AS`AD AbuKHALIL: Kissinger & the Arabs

As`ad AbuKhalil, Special to Consortium News, June 15, 2023 —

The role of the former senior U.S. foreign policy adviser  — who just turned 100 — has been overstated in the Arab world. But that is not to exonerate  his crimes.

Henry Kissinger looms large in the thinking of people in the Arab world.

The former U.S. secretary of state’s name is often invoked in political discussions and many still think that he currently, or permanently, wields political influence, decades after he left office.

His name is associated with sinister diabolic plots. The media of Gulf regimes have produced classic anti-Semitic scenarios about his role in world affairs.

In a way, Kissinger has been unfairly treated by the Arab world.  Too much influence has been ascribed to him; his role in U.S. wars and aggression has been highly exaggerated.

The U.S. is a vast government empire where Democrats and Republicans act in unison when it comes to foreign policy and foreign wars. The revolt by the D.C. establishment and media against Donald Trump is largely due to his tendency to try to deviate from the established norms of the empire in foreign policy.   He dared to call for retrenchment and focus on domestic policies.

To say that Kissinger’s role has been largely overstated in the Arab world is not to exonerate him of war (and peace) crimes.

He is responsible during his tenure of a variety of crimes, ranging from the secret bombing of Cambodia; East Timor, Chile’s coup against democracy, and the murder of people on a mass scale in faraway countries; either to advance U.S.  stance in negotiations or to combat the spread of communism.

Bipartisan US Foreign Policy 

President Gerald R. Ford and Secretary of State Henry Kissinger review a map of the Sinai Peninsula during a meeting with bipartisan congressional leaders in 1974. (U.S. National Archives)

But Kissinger was not acting alone. Any understanding of the U.S. government (especially in foreign policy where the number of interest groups involved in making policy is very limited in comparison to domestic policy) should take into consideration the collective leadership by both parties in decisions of foreign policy.

U.S. wars in Iraq and Afghanistan were bipartisan wars.  U.S. wars around the globe during the Cold War gained bipartisan support, and the liberal forces, like the labor movement, was not less anticommunist than former U.S. President Richard Nixon.  

In the Middle East, Kissinger had a big impact by virtue of his presence during the critical years of the 1970s and the October War.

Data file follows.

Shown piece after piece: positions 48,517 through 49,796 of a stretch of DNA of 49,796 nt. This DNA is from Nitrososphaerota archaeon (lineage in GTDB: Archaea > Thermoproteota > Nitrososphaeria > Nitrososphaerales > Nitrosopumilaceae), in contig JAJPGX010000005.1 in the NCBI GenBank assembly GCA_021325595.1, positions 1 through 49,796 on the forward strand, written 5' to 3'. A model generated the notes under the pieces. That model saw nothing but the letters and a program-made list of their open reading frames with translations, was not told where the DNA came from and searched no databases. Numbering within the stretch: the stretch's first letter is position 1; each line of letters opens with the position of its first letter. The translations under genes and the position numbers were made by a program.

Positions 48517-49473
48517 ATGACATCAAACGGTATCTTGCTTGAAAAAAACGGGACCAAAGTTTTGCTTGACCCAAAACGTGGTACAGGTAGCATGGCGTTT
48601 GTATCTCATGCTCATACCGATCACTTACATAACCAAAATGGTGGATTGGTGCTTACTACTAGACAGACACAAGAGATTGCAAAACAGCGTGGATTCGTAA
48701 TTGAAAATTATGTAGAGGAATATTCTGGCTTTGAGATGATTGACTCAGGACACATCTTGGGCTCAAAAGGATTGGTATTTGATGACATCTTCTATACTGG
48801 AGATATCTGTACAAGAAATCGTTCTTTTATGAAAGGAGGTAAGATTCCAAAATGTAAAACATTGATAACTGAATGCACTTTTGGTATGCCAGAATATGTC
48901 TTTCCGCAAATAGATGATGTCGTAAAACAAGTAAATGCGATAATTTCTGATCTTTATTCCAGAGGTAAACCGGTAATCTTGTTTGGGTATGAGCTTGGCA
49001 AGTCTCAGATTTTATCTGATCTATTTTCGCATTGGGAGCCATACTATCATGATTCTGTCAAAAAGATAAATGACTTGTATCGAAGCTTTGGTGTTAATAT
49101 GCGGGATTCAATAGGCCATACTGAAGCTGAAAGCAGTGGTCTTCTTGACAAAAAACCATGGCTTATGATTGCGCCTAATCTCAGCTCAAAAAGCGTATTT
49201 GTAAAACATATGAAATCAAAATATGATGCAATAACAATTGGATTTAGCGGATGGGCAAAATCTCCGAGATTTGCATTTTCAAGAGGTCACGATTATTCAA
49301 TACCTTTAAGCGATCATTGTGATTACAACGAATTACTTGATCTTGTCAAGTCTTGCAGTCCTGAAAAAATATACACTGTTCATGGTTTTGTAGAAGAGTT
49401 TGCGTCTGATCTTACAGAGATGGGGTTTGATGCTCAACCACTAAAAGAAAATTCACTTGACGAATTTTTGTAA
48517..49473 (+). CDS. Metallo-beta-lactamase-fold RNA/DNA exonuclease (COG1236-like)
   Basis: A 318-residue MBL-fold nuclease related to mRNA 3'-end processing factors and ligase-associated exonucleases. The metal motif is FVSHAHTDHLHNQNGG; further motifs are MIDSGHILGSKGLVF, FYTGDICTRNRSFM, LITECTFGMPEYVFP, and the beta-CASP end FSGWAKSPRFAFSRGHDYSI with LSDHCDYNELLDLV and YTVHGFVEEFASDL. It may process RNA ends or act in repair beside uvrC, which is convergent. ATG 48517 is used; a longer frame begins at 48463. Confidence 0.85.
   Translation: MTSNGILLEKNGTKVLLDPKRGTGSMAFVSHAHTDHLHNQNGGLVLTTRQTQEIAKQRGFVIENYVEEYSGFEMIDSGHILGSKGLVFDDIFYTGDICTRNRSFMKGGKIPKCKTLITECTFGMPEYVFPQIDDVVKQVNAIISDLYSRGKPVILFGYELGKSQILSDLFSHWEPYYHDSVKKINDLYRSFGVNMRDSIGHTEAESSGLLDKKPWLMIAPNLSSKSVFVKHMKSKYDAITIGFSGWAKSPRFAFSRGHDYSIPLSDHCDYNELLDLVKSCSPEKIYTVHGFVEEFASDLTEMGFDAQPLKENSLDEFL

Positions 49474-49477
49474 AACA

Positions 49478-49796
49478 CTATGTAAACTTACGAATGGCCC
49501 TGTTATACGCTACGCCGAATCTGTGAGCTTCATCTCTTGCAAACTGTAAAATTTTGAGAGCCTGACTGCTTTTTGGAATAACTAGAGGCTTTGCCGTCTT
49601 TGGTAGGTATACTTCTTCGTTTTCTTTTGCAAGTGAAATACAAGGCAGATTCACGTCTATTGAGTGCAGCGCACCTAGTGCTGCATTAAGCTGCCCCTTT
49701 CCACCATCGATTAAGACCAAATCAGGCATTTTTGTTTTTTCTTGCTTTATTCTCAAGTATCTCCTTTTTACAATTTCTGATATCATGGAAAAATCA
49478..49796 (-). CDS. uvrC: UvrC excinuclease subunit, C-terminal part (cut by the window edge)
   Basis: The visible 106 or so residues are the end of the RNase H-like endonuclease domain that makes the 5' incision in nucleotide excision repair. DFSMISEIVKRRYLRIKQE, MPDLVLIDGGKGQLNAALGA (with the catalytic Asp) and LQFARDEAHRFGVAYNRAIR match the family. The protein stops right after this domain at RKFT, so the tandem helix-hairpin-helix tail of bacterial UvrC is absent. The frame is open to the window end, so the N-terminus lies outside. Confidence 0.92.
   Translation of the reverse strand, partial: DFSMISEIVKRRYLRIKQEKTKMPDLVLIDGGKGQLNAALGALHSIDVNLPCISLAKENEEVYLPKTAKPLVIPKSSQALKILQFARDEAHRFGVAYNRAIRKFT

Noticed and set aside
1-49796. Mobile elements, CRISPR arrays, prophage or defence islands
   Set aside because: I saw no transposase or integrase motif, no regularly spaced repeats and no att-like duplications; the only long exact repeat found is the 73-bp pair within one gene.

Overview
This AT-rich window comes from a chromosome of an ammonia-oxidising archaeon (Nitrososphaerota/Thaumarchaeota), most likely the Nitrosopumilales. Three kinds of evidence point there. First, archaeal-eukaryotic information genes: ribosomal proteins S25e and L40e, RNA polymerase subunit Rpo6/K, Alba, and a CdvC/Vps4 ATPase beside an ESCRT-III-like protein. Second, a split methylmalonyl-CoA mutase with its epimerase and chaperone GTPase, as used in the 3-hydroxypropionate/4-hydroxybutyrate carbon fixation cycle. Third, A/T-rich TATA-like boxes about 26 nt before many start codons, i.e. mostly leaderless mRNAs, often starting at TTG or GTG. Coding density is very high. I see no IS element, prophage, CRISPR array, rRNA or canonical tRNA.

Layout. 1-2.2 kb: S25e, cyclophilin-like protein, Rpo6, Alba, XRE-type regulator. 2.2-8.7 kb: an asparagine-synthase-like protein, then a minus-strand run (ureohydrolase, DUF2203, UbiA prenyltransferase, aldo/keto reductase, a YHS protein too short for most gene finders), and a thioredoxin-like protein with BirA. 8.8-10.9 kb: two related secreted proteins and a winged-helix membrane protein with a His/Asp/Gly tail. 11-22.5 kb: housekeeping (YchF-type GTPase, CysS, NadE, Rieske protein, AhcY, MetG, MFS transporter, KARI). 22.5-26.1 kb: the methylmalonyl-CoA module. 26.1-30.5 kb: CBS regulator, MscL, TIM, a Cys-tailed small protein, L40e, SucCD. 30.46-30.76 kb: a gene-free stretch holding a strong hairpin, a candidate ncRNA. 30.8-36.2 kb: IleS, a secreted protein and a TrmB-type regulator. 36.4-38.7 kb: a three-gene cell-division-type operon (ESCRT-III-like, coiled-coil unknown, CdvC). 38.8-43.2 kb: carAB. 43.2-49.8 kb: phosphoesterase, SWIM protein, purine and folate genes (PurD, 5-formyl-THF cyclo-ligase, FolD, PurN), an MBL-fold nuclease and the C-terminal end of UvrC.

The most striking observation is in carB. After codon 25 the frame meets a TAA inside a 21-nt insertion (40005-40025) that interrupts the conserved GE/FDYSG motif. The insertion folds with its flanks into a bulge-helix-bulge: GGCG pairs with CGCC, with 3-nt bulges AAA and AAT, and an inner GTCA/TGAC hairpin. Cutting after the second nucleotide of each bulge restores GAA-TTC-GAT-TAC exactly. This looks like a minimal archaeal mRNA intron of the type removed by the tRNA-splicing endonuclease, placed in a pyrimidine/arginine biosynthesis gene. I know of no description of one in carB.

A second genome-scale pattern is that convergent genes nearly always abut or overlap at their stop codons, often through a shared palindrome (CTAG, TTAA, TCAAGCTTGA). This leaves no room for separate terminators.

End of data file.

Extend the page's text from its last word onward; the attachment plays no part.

In the Middle East — especially in repugnant Gulf media — too much about the harm he inflicted on the region is attributed to his Jewishness when, in fact, he was extremely insensitive to anti-Seimitism, even in his presence.

This is a man who sat with Nixon when the latter expressed vile racist and anti-Jewish sentiments.  He ingratiated himself with King Faisal of Saudi Arabia, when the latter was one of the most notorious anti-Semites of the 20th century. Faisal never hid his belief that communism and Judaism are among the evils of the world.

But Kissinger did care deeply about Israel and he strove to serve its interests, but not more than former Presidents Ronald Reagan, Bill Clinton or Barack Obama.  He viewed Israel from the standpoint of anti-communism and anti-Arab nationalism.

Kissinger’s shuttle diplomacy achieved a great deal for Israel because it was the beginning of America’s attempt at fractionalization of the Arab-Israeli conflict.

Prior to the 1970s, Gamal Abdul-Nasser of Egypt insisted that any diplomatic effort and negotiations over the Arab-Israeli conflict should be predicated on a comprehensive and just solution, which implied that the Palestinian problem is the crux of the conflict.

Negating Nasser’s Unity Principle

Egypt’s President Gamal Abdul-Nasser, seated right, signing unity pact with Syrian President Shukri al-Quwatli, forming the United Arab Republic, Feb. 1, 1958. (Public domain, Wikimedia Commons)

Kissinger in 1973 managed to negate Nasser’s principle and both Syria and Egypt went along with Kissinger’s approach; he negotiated with Syria and Egypt and Jordan separately, something that Nasser would not have countenanced.

The 1975 Sinai II agreement had a far-reaching impact on the region and it freed Israel’s hand. Every Israeli act of aggression or invasion after 1975 is indebted to Kissinger for removing a collective Arab defense posture vis-à-vis Israel.

Three factors contributed to the reputation of Kissinger in the Arab world:

No. 1. The Saudi regime’s vast propaganda outlets used Kissinger to spread the notion of an anti-Semitic (allegedly diabolic) plot by world Jewry against Islam and Muslims.  King Faisal seemed to have cordial relationship with Kissinger and complied with his request for the suspension of the Arab oil boycott in the wake of the October war in 1973.  But he let his media propagate his real views of Kissinger and of Jews.